# How to wire digital pot without direct short.

I have an external device that needs an analog voltage input. I tried using analogWrite PWM mode on Arduino, but suspected that the external device was picking up the off/on. I researched, and came up with two options -- an RC Filter or a digital pot.

I chose digital pot (AD5206 -- 10K) , partly to keep the external device on a completely separate circuit. I used this tutorial http://www.arduino.cc/en/Tutorial/SPIDigitalPot

I connected the external device negative to A1, external 5V to B1, and the analog input of external device to W1. I wired it up, and it works.

However, I am sure I am doing something wrong. If I put all of the digPot resistance on W1, then I will have a direct short from A1 to B1.

Do I add a resistor between B1 and 5V? How big? If I do this, wont I get skewed results. (If DigPot is at midpoint, wont W1 see 5K of resistance and B1 see 5K plus new resistor -- say 6K total)? Or am I overthinking it.

My objective is to use the DigPot to divide the 5V and put an analog signalling voltage on W1, without creating a direct short. How do I do this?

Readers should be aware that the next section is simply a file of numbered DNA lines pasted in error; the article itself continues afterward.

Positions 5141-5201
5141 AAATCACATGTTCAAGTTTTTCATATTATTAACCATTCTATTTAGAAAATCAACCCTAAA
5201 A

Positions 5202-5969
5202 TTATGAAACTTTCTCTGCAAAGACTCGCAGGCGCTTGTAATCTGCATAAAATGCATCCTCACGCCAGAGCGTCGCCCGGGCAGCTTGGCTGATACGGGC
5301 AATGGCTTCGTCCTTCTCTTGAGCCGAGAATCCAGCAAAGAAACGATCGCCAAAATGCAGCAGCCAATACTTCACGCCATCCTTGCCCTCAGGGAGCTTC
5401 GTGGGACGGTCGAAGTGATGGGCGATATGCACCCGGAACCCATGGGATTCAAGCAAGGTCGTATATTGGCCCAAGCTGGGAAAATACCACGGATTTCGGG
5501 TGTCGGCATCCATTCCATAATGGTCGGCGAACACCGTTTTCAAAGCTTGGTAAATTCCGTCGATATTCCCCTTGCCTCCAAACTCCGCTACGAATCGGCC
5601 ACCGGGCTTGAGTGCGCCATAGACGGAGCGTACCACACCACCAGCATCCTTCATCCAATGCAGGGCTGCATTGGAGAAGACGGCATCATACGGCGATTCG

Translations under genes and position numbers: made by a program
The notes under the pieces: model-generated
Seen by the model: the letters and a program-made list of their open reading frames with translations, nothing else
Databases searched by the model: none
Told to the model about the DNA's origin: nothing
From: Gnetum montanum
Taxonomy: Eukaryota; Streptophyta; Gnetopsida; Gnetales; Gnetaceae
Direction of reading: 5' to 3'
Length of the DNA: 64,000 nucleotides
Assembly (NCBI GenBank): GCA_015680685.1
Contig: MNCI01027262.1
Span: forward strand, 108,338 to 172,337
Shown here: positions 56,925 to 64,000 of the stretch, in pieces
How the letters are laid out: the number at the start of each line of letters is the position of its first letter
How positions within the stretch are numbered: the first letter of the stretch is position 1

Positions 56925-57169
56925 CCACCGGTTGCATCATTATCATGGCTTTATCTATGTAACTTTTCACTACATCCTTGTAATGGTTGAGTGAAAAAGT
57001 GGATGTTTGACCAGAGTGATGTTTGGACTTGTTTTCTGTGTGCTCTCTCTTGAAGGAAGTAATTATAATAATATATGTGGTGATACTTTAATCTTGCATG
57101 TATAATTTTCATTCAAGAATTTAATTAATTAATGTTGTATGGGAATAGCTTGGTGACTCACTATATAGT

If your device's analog input is high impedance, then you don't have a problem. More accurately, if no current is flowing through the pot to the device, the addition or omission of an inline resistor will not really make a difference.

You may want to make sure your potentiometer ground connected on the Arduino and the external device. Most digital potentiometers can't handle more than VCC or less than GND on any terminal.

I believe the analog input is high impedance, and so no problem on W1 -- that is what goes to the device analog input.

My problem is with the A1 - B1 circuit. If all resistance is on W1, then there is no resistance between A1 and B1. (Maybe I am thinking about pots incorrectly -- I think the 10K is "split" between W1 and B1).

Do I just make B1 high impedance by putting a resistor between B1 and 5V?

Or am I overthinking it.

Yes the resistance between A1 and B1 is fixed there is nothing you can do about it, it's 10K. The software command determines where along the 10K you tap off. The tap is the W connection. There should not be a problem unless you apply a voltage source to the W connector, do not do this. Normally W will be connected to an input.

So if you set W to half way there will be 5K between W and A and 5K between W and B. BUT still 10K between A and B.